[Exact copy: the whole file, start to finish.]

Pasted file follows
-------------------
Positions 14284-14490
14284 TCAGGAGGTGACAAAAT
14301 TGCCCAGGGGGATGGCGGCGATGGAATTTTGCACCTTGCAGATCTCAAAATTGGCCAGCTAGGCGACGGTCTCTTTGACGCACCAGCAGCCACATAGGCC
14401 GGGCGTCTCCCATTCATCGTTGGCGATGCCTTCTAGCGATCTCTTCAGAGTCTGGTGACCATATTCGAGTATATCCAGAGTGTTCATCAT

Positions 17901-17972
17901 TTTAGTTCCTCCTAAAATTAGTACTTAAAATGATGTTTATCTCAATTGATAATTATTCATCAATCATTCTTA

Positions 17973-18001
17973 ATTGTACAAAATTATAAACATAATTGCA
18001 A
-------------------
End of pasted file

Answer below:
Positions 14284-14490
14284 TCAGGAGGTGACAAAAT
14301 TGCCCAGGGGGATGGCGGCGATGGAATTTTGCACCTTGCAGATCTCAAAATTGGCCAGCTAGGCGACGGTCTCTTTGACGCACCAGCAGCCACATAGGCC
14401 GGGCGTCTCCCATTCATCGTTGGCGATGCCTTCTAGCGATCTCTTCAGAGTCTGGTGACCATATTCGAGTATATCCAGAGTGTTCATCAT

Positions 17901-17972
17901 TTTAGTTCCTCCTAAAATTAGTACTTAAAATGATGTTTATCTCAATTGATAATTATTCATCAATCATTCTTA

Positions 17973-18001
17973 ATTGTACAAAATTATAAACATAATTGCA
18001 A